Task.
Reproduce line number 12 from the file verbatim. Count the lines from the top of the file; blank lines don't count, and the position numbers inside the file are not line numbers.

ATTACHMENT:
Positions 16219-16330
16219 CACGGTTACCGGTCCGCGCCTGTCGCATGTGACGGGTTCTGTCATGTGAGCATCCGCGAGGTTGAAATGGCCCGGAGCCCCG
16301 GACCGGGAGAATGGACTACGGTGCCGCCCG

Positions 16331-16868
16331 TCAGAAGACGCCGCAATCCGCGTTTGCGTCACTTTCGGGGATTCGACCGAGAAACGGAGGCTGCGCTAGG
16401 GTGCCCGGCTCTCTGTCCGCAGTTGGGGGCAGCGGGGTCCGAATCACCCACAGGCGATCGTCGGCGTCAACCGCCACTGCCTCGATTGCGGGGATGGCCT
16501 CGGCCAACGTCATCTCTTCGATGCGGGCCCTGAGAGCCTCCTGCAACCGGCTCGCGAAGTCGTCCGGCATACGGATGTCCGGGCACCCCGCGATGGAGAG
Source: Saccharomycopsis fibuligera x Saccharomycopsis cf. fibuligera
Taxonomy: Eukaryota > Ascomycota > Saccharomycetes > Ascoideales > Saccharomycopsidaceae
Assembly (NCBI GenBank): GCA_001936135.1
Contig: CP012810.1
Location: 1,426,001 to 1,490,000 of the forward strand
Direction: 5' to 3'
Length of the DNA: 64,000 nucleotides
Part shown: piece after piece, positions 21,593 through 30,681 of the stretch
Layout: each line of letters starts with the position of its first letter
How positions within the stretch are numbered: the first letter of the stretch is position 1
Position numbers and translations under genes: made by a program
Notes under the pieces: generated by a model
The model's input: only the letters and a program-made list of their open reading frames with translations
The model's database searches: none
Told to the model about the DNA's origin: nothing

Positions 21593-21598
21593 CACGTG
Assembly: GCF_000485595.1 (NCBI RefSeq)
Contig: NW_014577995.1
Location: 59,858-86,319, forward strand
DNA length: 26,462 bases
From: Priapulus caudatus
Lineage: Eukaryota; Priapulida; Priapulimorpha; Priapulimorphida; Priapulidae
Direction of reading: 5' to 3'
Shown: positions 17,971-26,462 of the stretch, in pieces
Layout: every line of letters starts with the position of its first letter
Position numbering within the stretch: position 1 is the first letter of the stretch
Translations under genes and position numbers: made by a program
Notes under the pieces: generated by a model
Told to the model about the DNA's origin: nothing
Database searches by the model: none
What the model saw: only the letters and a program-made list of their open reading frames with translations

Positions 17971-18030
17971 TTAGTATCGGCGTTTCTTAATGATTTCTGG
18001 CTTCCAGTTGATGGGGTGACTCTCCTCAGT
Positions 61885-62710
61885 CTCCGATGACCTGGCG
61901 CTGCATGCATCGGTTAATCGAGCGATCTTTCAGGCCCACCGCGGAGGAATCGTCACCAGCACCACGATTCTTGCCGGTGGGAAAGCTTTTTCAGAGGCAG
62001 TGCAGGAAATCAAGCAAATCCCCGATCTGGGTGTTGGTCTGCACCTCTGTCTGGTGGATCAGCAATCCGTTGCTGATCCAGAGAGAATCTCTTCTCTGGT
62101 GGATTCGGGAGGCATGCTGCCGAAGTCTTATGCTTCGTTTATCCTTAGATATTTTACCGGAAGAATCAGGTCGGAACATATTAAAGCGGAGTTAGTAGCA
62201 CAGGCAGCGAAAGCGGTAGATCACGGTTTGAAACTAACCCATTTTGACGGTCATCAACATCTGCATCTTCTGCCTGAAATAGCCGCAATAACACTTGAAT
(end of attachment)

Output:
Location: 1,426,001 to 1,490,000 of the forward strand